Rail strikes on next week

Strikes expected to paralyse rail system
Click to follow
Train drivers' leaders yesterday named the dates for six 24-hour pay strikes which are expected to cause far worse disruption than last year's signal workers' dispute.

After a 60 per cent vote in favour of strikes, the drivers' union, Aslef, called stoppages on Tuesday next week, Tuesday 18 July, Thursday 27 July, Tuesday 8 August, Friday 25 August and Tuesday 12 September. The union expects that its members at London Underground will join the last three strikes, bringing the London rail system to a standstill.

Last year, rail managers did the work of many striking signal staff, but few can drive trains.

Lew Adams, Aslef general secretary, said all six dates were named at once yesterday because the union "means business" in resisting a "final" 3 per cent pay offer.

Ministers are facing the biggest challenge to their pay policy for public servants since a freeze on wage bills was introduced more than two years years ago.

Talks broke down yesterday between senior NHS managers and negotiators representing 600,000 staff. Health unions are to set in train ballots on disruption in protest at local pay deals, with action possible in the autumn.

London Tube drivers are expected to vote for industrial action over a proposed 2.75 per cent increase in wages, with the result of their ballot due on 27 July.

The main rail union, RMT, is expected on Friday to announce a "yes" vote for 24-hour stoppages at both British Rail and London Underground. All the action is expected to be co-ordinated and to paralyse the system.

Aslef achieved an extremely high turnout for a union postal ballot: 72.8 per cent. The British Rail drivers voted by 5,732 to 3,757 to take their first substantial industrial action since 1982.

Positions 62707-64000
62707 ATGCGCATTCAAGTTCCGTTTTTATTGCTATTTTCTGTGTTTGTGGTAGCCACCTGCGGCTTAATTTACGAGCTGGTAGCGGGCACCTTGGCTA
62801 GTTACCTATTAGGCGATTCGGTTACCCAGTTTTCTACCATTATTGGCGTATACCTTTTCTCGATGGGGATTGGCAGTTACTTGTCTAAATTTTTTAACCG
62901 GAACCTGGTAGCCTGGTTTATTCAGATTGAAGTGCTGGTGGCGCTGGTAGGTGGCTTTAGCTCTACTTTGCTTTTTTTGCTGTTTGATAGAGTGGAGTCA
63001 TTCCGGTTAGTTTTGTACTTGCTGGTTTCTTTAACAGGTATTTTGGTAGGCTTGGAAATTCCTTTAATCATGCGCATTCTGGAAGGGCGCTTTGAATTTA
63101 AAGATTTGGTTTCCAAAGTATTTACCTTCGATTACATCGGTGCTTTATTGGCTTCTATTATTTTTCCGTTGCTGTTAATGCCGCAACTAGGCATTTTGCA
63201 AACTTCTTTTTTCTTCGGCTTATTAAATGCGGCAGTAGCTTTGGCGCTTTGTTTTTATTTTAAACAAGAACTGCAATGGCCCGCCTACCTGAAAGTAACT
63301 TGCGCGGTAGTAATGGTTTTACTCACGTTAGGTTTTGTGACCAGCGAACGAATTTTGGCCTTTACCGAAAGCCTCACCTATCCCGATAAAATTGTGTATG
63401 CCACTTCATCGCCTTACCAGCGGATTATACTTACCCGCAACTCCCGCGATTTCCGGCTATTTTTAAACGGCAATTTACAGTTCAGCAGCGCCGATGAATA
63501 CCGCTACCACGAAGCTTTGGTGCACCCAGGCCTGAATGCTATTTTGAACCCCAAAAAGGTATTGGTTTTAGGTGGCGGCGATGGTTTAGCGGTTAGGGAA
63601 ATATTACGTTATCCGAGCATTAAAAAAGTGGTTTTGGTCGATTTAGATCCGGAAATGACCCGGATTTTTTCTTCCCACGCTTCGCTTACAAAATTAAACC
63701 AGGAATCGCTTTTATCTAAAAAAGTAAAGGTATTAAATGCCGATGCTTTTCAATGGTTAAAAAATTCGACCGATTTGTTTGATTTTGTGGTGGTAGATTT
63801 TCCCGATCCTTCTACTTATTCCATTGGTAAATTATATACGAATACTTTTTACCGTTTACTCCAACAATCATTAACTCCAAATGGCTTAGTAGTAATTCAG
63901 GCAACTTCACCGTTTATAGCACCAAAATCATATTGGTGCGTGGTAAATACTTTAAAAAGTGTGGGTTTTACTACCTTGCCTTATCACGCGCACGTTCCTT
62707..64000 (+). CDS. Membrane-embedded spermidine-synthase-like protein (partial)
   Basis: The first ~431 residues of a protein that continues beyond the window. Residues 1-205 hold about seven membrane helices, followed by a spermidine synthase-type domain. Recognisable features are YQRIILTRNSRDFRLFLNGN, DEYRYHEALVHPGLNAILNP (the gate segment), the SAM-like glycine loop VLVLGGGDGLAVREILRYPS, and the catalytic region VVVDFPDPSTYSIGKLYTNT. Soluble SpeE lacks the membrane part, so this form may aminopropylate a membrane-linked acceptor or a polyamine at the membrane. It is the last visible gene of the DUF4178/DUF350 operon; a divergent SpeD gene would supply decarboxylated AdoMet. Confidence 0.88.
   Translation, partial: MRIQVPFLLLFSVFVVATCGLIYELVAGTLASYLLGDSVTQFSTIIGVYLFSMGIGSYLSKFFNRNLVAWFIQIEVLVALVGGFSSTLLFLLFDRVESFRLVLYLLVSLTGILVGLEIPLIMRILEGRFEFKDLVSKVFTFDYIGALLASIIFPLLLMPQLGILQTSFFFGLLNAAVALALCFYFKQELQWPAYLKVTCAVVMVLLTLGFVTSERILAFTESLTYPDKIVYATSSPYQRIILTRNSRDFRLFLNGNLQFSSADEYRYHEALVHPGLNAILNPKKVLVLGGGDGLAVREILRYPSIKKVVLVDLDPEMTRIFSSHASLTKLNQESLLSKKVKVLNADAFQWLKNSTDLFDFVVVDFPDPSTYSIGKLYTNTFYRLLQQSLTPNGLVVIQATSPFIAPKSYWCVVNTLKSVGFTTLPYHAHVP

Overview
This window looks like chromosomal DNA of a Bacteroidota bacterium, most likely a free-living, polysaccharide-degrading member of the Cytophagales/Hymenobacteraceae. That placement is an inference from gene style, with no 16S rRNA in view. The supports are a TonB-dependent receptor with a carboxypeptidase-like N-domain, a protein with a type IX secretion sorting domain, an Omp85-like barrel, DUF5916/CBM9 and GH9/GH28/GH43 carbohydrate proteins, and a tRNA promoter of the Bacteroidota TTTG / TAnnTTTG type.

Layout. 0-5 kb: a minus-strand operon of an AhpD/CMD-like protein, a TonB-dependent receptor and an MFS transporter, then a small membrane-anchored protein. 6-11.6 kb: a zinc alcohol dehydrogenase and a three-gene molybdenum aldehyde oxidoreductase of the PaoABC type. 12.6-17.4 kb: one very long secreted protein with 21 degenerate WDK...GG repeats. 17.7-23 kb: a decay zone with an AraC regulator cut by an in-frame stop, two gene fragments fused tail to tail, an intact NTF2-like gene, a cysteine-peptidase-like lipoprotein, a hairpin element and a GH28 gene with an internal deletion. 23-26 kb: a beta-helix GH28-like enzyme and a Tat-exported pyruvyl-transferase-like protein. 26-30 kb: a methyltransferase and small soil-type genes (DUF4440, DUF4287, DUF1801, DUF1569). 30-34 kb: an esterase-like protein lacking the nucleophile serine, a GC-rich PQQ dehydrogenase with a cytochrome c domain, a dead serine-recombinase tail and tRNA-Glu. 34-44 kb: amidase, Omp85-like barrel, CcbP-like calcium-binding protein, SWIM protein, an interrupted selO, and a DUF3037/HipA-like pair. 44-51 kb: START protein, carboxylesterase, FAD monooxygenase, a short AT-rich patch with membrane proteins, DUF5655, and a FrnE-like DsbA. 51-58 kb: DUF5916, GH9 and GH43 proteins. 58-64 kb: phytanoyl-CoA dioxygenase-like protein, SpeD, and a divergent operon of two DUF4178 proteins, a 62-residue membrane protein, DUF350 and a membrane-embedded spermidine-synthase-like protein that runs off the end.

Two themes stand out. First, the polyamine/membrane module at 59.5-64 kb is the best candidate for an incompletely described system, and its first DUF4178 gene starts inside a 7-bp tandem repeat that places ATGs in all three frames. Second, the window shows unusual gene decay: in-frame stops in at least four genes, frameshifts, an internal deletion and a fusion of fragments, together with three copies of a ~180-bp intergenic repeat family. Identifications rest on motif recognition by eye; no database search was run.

Mr Adams said it was the fifth time his members, who earn an average of pounds 21,500 a year, had been asked to take a pay increase below the inflation rate.

It is thought that the drivers were angered by the signal workers' settlement last year, which has eroded the pay "differentials" enjoyed by the drivers, traditionally the highest-paid manual workers in the railway industry.

Mr Adams said the latest pay proposals were "insulting" and took no account of increases in productivity and British Rail's pounds 400m operating profit.

"Tiny adjustments will not be enough," he said.

Mr Adams acknowledged that the disruption could affect the timetable for railway privatisation, but said the dispute was about wages and the conflict was not of the union's making.

"We are not a gang of hotheads, or a militant union," he said.

He accused ministers of interfering in the bargaining process so that managers were unable to negotiate freely.

He indicated that there was little point in calling for fresh talks because management had insisted that 3 per cent was the "final" offer.

Mr Adams said he hoped the public would understand that train drivers were being forced to take action by government intransigence.

Paul Watkinson, head of personnel at BR, said he was "deeply disappointed" over Aslef's decision.

"It is as much as has been offered in the rest of the public sector and a good deal more than many people will get." He urged the train drivers and their leaders to think again.

Brain Mawhinney, Secretary of State for Transport, said industrial action was not in the interest of passengers, the industry or railway workers.

"Great caution" should be exercised before the unions sought to repeat the disruption suffered by the industry last year, the minister said.

Drivers at some former British Rail companies, such as the cross-Channel passenger and freight operators, are still negotiating and are not expected to join the action in the near future. Rail Express Systems, which carries out Royal Mail contracts, is also unaffected so far.